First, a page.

### 1. A closed form equation for

function S = S(n) S = 1 - 1/(1+n); end

It’s a really simple problem, and if you do a little bit of algebra, you can make the following simplification

From this, it follows immediately that , or . Great, now that we have a closed form expression for , what else do we need to do? Of course, just to make sure that my derivation is sound, I wrote out the full sum program anyways. (Note: this behavior will only happen when you use single precision floating point storage)

n = 1e6; S = 0; for k=1:n S = single(double(S) + 1/(k*(k+1))); end (1 - 1/(n+1)) - S

After computing for a few small values and comparing them to the value of , I found that seems to compute the same value as my expression; but for large values of , rapidly gets farther and farther away from the value computed by . I just attributed this to roundoff error, afterall, this is roundoff. I concluded that the more expensive summation isn’t a good solution at all and thought that was the end of it.

### 2. Uh oh

Later that day, I showed my friend this question and he told me that while he agrees that the closed form formula is indeed better, he sees no significant loss of accuracy in his implementation. For equals to a million, his solution only has amount of error (on par with for single precision) using only single precision storage types.

“What? No, that’s not possible, I already tried it on mine and I got an error of around ”

“Well, try it yourself”

So I ran his code in . At first I saw no difference in our two implementations, but then it hit me; “he’s computing the series backwards”

n = 1e6; S = 0; for k=n:-1:1 S = single(double(S) + 1/(k*(k+1))); end (1 - 1/(n+1)) - S

and sure enough, I get the same error he does. What the hell is going on?

### 3. An explanation

It turns out that the problem stems from how roundoff works under certain rounding mode for addition. First, the IEEE guarantees that addition for floating point numbers that are within of each other will be *perfectly* computed.

Now, a single precision floating point number can store about 8 digits accurately, therefore, adding 1 to will only return 1 since the number will take more than 8 digits to store and hence will truncate the lower few digits. In general, you can assume that if two numbers differ by 8 orders of magnitude, then adding them will have no effect.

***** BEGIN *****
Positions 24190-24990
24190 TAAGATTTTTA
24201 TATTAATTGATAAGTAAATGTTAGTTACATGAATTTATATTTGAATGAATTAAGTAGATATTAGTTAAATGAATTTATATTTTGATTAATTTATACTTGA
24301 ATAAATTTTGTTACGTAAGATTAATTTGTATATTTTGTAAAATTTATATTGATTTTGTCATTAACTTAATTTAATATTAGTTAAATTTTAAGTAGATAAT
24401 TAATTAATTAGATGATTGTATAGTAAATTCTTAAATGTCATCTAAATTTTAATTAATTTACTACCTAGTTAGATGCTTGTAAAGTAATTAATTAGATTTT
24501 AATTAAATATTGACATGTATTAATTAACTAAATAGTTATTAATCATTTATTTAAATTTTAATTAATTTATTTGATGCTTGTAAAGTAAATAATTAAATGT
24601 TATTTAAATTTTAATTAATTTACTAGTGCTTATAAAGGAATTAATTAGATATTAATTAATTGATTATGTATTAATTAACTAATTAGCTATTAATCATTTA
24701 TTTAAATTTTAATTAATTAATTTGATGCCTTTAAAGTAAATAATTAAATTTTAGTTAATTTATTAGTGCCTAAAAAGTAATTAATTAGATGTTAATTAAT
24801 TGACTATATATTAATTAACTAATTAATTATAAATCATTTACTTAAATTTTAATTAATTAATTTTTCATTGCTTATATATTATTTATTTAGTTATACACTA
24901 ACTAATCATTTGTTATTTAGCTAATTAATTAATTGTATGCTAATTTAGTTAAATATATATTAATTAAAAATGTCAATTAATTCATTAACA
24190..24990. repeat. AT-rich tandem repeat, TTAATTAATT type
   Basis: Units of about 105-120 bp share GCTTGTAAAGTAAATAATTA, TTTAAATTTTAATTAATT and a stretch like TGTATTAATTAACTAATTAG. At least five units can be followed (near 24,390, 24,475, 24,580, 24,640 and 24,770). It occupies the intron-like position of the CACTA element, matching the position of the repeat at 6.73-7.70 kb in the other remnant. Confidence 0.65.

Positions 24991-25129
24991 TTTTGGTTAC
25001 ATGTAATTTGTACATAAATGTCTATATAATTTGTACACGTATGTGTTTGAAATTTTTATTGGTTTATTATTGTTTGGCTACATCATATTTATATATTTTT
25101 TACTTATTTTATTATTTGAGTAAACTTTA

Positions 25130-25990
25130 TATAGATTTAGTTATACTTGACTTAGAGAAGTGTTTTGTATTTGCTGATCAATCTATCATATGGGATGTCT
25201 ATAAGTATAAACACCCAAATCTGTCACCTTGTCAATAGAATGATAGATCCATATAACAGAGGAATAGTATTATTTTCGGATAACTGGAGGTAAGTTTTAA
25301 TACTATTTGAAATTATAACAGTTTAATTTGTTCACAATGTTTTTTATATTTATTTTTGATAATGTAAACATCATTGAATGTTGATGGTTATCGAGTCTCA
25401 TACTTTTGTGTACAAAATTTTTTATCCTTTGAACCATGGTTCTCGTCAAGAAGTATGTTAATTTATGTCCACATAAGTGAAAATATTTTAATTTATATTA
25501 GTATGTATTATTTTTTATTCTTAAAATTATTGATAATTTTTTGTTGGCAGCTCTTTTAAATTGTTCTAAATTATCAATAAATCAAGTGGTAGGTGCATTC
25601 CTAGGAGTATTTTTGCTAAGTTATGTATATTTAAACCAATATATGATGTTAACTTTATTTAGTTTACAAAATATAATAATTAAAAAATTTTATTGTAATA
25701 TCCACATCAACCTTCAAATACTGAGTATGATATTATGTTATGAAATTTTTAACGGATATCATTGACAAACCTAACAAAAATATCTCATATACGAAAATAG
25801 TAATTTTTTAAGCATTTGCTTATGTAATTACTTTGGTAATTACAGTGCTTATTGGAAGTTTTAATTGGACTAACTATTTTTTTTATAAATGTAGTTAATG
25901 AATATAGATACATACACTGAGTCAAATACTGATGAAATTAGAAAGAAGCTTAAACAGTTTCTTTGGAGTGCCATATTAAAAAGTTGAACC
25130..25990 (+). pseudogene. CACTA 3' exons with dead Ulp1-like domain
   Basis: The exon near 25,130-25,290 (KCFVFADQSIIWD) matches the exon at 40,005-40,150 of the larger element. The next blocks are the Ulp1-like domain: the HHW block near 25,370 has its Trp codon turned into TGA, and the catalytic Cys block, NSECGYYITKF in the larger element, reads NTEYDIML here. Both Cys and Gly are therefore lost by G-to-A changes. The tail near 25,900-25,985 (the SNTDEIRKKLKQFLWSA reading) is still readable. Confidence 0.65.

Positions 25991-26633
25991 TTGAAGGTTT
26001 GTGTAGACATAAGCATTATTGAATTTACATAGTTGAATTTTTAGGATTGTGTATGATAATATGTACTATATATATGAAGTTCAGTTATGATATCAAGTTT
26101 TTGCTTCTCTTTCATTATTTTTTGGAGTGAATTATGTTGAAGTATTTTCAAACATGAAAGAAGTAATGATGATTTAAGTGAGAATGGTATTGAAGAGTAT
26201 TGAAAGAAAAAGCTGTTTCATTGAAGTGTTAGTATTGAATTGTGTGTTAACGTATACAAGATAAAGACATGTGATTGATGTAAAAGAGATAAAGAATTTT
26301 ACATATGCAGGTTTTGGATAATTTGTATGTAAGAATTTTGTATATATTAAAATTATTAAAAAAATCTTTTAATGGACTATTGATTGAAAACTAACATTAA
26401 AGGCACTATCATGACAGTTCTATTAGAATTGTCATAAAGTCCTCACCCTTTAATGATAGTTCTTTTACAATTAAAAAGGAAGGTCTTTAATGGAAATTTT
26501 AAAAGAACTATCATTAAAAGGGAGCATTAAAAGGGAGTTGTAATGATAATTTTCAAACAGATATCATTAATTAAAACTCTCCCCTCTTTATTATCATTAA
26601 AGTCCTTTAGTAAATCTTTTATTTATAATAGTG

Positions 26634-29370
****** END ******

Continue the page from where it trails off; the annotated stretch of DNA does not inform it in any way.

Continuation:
Now, when we compute the series in the forward direction, what we’re really doing is computing an approximation such that.

As we’ve already shown, , so at each iteration, we’re making the floating point computation . Relatively speaking, for large values of the expression tends towards just ; futhermore, will become more than 8 orders of magnitude away from 1 when is merely 10-thousand (however round off will be noticeable much earlier) therefore, for the last 999000 operations, our method is effectively doing nothing. You can actually verify this in by seeing that both and output the same long-formatted float when the true answer is about away.

Okay, so how does doing this summation in reverse help in any way or form? Well, suppose that each iteration of the reverse method produces a number at step , then it’s obvious that ; furthermore, for large enough value of , , so we can just have . The inductive definition also states that . Now, there’s something intriguing about this expression: so that the relative difference between and is around which is and can never exceed for (so the roundoff is at the worst in the beginning, but that’s also where this difference formula make assumptions that no longer hold, namely that the linear factor dominates the quadratic factor in , so the relative magnitude between the two terms isn’t really that big of a deal. Anyways, the roundoff will progressively become better and better as grows). Therefore, rather than having a significant vast majority of the computations do nothing, every step now counts. This is largely the reason why summing the series backwards gives less roundoff overall than doing the “same” set of operations in the other direction. This is one case where the “non-associativity” of arithmetic in floating point will give you trouble.

neat : )

Pingback: Curiosidades do ponto flutuante | Blog de Programação Literati